An amusing post from Professor Richard P Hayes, Mcgill University culled from bitnet. [Ed - I have great respect for Bodhidharma as an Enlightened One. However, I feel that one really good way to respect a guru is to laugh at and with him/her.]

Subject: Why did Bodhidharma go to the Internet? In fact in the investigation of Bodhidharma we find that he may be an Iranian Prince.

It seems a little bit odd to use the expression "in fact" in front of any statement about Bodhidharma, unless the rest of the sentence is "Bodhidharma probably did not exist as an historical person." The consensus of scholarly opinion, I have heard from usually reliable sources, is that Bodhidharma is fictional character. That being the case, one can tell any story one likes about him. Indeed, the history of Chan is filled with wonderful stories that people have made up about Bodhidharma.

The story I like best is the one that makes him a South Indian. I like this version for no better reason than that I am partial to South Indians, maybe because two of my most beloved teachers were Tamil and Telugu. (Ever heard of a Tamil Theravadin Zen Buddhist? They're about as rare as Canadian Sautraantikas, but a hell of a lot more polite.) Moreover, nearly all the really great Buddhist thinkers, such as Naagaarjuna, Dignaaga, Dharmakiirti and Buddhaghosa, were Tamil or Telugu. For the sake of economy of admiration, I find it convenient to think that Bodhidharma must also have come from the same part of India; this saves me a lot of time and money on pilgrimages, because I only have to go to one place to pay respects to every Buddhist whose thinking has shaped my understanding of Buddhism. (I'm currently gathering a mountain of evidence that proves beyond a shadow of doubt that the Buddha himself was born, became enlightened, taught the dharma and died in Tamilnadu. Of course people will scoff at this evidence at first, since I am making most of it up, but I suspect that within fifty years people will start believing in it. Nobody gets a PhD in Buddhist studies from McGill unless they sign a statement affirming their belief that the Buddha came from Madras instead of Magadha.)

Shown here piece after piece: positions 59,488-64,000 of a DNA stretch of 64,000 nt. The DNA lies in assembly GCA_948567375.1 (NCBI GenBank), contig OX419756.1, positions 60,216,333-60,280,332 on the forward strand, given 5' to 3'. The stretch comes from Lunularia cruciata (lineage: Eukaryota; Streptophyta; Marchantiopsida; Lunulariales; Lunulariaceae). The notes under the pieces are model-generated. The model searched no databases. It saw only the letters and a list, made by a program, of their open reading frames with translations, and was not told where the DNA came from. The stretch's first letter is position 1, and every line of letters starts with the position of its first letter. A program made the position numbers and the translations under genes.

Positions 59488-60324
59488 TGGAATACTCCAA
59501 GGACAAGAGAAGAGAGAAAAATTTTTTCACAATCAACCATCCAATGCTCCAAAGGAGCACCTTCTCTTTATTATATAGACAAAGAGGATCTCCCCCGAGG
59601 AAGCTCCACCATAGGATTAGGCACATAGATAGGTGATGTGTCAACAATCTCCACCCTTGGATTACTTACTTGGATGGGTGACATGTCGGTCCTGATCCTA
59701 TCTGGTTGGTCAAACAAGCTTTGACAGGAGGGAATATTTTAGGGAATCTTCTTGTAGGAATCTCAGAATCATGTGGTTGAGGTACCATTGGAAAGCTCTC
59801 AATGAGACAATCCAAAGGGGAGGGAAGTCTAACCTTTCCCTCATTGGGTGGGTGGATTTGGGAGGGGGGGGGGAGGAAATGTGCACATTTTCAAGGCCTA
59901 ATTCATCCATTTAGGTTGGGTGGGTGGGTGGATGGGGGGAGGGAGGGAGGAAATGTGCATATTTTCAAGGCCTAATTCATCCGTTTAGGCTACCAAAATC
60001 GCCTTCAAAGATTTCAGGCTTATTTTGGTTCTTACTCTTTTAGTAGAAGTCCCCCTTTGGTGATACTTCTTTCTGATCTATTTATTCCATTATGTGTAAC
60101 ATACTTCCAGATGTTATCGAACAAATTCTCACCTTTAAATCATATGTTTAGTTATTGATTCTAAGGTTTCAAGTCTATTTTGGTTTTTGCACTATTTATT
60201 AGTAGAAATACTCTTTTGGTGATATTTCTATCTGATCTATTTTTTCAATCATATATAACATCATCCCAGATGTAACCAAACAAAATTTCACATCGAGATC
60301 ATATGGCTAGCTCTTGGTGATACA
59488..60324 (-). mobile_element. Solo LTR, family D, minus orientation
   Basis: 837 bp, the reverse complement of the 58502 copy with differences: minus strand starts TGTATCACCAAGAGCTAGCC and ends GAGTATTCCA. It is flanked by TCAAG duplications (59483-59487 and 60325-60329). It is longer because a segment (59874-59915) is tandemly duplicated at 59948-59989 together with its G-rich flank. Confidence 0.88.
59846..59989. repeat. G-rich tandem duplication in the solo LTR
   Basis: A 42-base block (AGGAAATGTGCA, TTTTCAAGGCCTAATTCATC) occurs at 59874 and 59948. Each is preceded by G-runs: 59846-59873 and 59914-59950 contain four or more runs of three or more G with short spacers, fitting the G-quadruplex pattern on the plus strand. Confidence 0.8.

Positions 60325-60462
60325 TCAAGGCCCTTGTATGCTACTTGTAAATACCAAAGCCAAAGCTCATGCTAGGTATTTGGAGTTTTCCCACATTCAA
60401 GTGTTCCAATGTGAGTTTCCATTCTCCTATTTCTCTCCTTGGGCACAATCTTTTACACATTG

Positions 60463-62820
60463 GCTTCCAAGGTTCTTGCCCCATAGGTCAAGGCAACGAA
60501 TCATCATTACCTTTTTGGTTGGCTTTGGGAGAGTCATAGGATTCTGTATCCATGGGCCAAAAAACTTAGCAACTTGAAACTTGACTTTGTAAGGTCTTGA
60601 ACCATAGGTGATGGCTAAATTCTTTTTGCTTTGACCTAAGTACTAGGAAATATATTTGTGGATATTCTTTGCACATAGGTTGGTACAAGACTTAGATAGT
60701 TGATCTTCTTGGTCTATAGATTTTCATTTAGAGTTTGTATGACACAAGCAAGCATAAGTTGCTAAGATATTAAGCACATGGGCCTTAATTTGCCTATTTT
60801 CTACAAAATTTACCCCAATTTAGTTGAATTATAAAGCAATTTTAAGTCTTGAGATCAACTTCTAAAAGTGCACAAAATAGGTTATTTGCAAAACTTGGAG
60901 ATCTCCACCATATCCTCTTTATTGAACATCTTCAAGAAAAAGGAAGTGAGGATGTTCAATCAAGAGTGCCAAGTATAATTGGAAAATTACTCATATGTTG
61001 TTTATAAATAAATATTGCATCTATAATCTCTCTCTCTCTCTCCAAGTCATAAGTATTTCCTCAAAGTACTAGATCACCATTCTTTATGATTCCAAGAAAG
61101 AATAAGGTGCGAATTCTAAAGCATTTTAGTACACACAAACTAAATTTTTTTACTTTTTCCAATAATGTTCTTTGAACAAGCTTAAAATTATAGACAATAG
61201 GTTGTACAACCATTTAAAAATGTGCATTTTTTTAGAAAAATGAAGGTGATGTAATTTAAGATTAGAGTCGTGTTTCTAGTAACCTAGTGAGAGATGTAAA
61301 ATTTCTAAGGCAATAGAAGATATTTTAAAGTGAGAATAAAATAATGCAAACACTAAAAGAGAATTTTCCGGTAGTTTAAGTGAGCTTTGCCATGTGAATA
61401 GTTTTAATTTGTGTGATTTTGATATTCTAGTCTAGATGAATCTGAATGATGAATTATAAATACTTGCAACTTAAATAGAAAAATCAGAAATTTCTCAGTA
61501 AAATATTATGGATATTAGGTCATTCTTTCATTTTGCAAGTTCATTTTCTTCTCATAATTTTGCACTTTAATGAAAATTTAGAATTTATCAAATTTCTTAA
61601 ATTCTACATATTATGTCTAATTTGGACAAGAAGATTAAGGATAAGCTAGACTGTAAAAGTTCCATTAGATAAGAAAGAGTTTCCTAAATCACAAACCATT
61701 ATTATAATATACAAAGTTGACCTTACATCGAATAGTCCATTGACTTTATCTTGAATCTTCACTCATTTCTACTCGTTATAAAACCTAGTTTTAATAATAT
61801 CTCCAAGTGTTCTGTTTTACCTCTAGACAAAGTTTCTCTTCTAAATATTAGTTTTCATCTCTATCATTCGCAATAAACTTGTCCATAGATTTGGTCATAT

The story of 9 years facing a wall is a interesting one, but almost contraidcts the Teachings that are associated with Bodhidharma who thought Still Sitting or wall gazing as a total waist of time.

Never realized time had a waist before. But it does make a lot of sense, when you recall that it comes from hourglasses.

As for the wall-gazing, some historians have suggested that what little evidence there is about Bodhidharma suggests that he really might have been a Brahmin from Tamilnadu who converted to Buddhism and travelled to southern China (or perhaps what is now Viet Nam) by boat. There he is thought to have taught the four foundations of mindfulness. He gained a reputation for giving short, snappy and slightly incoherent answers to questions, probably because he did not speak Chinese very well and could not easily express himself fully. His command of Chinese was not helped at all by the fact that he lived as a hermit in a cave for nine years, so he continued giving abrupt and seemingly incoherent answers for most of his life. The Chinese, wanting to help this inarticulate foreign monk save face, politely spread the rumour that Bodhidharma was very wise. The rest, as they say, is history.

Richard P Hayes


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